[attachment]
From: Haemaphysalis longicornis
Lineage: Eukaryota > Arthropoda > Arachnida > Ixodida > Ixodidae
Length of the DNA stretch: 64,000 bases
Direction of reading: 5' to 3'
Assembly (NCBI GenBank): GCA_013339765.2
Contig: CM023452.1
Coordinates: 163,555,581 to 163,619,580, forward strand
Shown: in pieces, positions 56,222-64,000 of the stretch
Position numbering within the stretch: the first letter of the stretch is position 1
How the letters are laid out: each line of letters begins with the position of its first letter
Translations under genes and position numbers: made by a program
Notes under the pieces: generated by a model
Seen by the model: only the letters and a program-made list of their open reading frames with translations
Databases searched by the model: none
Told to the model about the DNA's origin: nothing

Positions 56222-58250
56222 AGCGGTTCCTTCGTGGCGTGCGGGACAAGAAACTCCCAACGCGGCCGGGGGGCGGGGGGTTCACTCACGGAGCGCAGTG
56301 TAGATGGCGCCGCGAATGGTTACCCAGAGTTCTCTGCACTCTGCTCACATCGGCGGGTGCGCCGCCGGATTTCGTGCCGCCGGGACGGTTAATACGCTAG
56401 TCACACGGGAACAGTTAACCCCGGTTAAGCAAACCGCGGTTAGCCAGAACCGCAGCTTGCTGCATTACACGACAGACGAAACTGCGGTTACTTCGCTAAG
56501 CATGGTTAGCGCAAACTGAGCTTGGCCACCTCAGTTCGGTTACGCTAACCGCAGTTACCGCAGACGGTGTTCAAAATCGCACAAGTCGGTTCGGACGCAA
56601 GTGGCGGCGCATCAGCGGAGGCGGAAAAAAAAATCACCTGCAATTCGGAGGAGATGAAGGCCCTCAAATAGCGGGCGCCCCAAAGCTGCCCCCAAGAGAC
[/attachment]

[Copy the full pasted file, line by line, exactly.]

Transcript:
From: Haemaphysalis longicornis
Lineage: Eukaryota > Arthropoda > Arachnida > Ixodida > Ixodidae
Length of the DNA stretch: 64,000 bases
Direction of reading: 5' to 3'
Assembly (NCBI GenBank): GCA_013339765.2
Contig: CM023452.1
Coordinates: 163,555,581 to 163,619,580, forward strand
Shown: in pieces, positions 56,222-64,000 of the stretch
Position numbering within the stretch: the first letter of the stretch is position 1
How the letters are laid out: each line of letters begins with the position of its first letter
Translations under genes and position numbers: made by a program
Notes under the pieces: generated by a model
Seen by the model: only the letters and a program-made list of their open reading frames with translations
Databases searched by the model: none
Told to the model about the DNA's origin: nothing

Positions 56222-58250
56222 AGCGGTTCCTTCGTGGCGTGCGGGACAAGAAACTCCCAACGCGGCCGGGGGGCGGGGGGTTCACTCACGGAGCGCAGTG
56301 TAGATGGCGCCGCGAATGGTTACCCAGAGTTCTCTGCACTCTGCTCACATCGGCGGGTGCGCCGCCGGATTTCGTGCCGCCGGGACGGTTAATACGCTAG
56401 TCACACGGGAACAGTTAACCCCGGTTAAGCAAACCGCGGTTAGCCAGAACCGCAGCTTGCTGCATTACACGACAGACGAAACTGCGGTTACTTCGCTAAG
56501 CATGGTTAGCGCAAACTGAGCTTGGCCACCTCAGTTCGGTTACGCTAACCGCAGTTACCGCAGACGGTGTTCAAAATCGCACAAGTCGGTTCGGACGCAA
56601 GTGGCGGCGCATCAGCGGAGGCGGAAAAAAAAATCACCTGCAATTCGGAGGAGATGAAGGCCCTCAAATAGCGGGCGCCCCAAAGCTGCCCCCAAGAGAC